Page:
Forget Wisconsin, The Unions’ Biggest Loss Was in CA. And What It Means For Improving Schools

Wisconsin is significant but I think what happened in San Jose potentially signals more: A 70-30 approval of  a Democratic mayor’s push to change his city’s pension and retirement structure. I take a look at that, and what it means for school improvement at TIME:

Bad news for teachers and other public-sector employees: America is more than ready to cut your pensions and benefits. While most politicos had been focusing this week on the Wisconsin recall, an election 2,100 miles away in San Jose, Calif., may be a bigger harbinger of the kind of austerity voters are developing a taste for….

…But voters need to understand the choices here as well. Unless cuts in public-sector benefits are coupled with improvements in working conditions and job satisfaction, there is a real risk that schools will not be able to attract the kind of people we want in classrooms…

Are you hard to satisfy? Here’s an easy one, click here to read the entire article at TIME.

15 Replies to “Forget Wisconsin, The Unions’ Biggest Loss Was in CA. And What It Means For Improving Schools”

  1. Good teachers don’t go into the profession for the money, but generous retirement benefits are hardly a disincentive either. And if we cut those benefits while continuing to treat teachers like DMV clerks — with lockstep pay schedules, little trust and few opportunities to take leadership roles or be entrepreneurial — it will become even harder to attract talented workers.

    No talented worker would fall for your promises. They do not need it.

    No one does anything out of love in this country. R, you should love your job and do it for free? Yeah, right.

    I did not do my job for free, and the military knew that. I respected my job and its duties and did them well. I did not love it.

    Teachers are rational. They respond to incentives. And what you are offering are NOT incentives. They are present, certain, punishment, and delayed, benefits. Smart people are NOT fooled.

    As far as the demise of teacher unions there is no doubt. They were never that strong. If you wish to earn your stripes pick a really strong union: Try the AMA, or the CNA, or the ABA, or ALPA, or the police and firemen unions.

    I dare you. Walker did not, and with good reason. He would have lost. Obama has NOT picked on the the federal civil service, and with good reason. He would lose.

    So, the teacher unions were never that strong. They were an easy target, and they are not the brunt of the problem. According to the NBER, the influence and labor market distortion claims of the right simply do not comport with the declining power and member representation of labor unions. They went on to prove that professional associations, their lobbyists, and state professional licensing boards inflict massive and damaging labor market distortions on the economy.

    The biggest mistake every made by the hapless, stupid teachers was to cling to the word “union”. If they had only picked the word “association”, and if they had engaged in only the most dilatory self policing like the AMA.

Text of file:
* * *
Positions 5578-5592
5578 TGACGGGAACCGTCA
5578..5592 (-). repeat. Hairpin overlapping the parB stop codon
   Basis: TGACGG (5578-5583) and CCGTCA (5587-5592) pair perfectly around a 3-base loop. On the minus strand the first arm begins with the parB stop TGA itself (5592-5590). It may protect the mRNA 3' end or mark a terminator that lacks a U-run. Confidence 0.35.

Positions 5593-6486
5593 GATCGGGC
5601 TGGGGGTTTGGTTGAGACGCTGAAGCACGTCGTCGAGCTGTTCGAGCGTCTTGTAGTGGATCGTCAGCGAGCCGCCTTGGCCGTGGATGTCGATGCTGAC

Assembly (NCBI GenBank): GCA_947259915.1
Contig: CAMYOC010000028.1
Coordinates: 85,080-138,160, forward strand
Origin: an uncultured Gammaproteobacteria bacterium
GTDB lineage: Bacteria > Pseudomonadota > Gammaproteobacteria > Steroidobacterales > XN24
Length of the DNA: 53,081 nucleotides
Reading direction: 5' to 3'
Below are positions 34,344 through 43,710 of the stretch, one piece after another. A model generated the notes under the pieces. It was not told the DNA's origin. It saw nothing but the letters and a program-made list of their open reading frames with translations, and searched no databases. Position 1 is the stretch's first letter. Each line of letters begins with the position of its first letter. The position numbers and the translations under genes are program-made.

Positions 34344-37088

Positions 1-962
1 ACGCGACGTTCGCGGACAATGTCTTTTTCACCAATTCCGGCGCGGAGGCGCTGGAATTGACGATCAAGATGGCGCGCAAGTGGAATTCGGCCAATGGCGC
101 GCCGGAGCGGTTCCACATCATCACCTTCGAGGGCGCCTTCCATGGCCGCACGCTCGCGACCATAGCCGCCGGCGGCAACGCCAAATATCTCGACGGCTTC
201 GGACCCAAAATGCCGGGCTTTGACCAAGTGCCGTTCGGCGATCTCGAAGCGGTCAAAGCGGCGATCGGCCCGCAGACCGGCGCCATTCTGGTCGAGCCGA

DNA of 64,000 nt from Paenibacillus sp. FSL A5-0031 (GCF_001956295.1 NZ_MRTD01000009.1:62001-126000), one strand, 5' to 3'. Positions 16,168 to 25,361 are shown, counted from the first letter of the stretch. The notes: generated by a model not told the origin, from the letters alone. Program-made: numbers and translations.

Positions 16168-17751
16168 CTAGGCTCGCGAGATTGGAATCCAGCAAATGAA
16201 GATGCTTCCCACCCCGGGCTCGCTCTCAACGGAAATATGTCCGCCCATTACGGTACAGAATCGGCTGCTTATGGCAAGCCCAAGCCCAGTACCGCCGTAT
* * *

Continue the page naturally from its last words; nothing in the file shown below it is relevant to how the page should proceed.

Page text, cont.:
Here is a thought experiment. Why is there a ten year waiting list to be a cop or fireman? Could it be that after only 15 years of service they fan retire with a pension that is three times that of a teacher?

  2. Who will hold the edu-reformers accountable.

    Our education system is headed in the direction of the military-industrial complex. I would suggest that most of you try reading a military contract for ship repair.

    That will give you an idea of what privatizing will really do. The first major experiment in privatizing govt. employment occurred during the Iraq War. Blackwater operators worked right alongside regular enlisted and earned 6 times the pay and almost 4 times the benefits.

    Teacher pay and benefits are falling. Edu-leader pay is exploding. Precisely what is it that an edu-leader does RIGHT NOW for the education of a particular student.

    I have NEVER heard one congent, or clear answer to that question. So, who is holding our leaders in education ACCOUNTABLE?

  3. Teachers unions are also weak because they are predominantly (and increasingly) female and just not as aggressive as traditionally male unions like firefighters, autoworkers, or teamsters.

    In addition, a large percentage of teachers are not really the primary breadwinners in their household. So the urgency about pay and benefits are not so acute as they would be for a traditional head of household. A lot of female teachers are married to men in more lucrative professions and so there is something of a tendency to just shrug when it comes to pay and benefits.

    I say this as a male teacher looking around at many of my female colleagues.

  4. What the results of Wisconsin and San Jose mean is that people have come to realize that this is “our new reality”: we will not be as well off as our parents and it will be worse for our children unless we are riding the coattails of the money people, as Andrew Rotherham or Michelle Johnson does with Whitney Tilson, Bill Gates and Eli Broad.

    But, it good to know that those to whom much have been given, much is expected and we will have them to look out for us.

  5. Woman Asks Obama: ‘Is This Our New Reality?’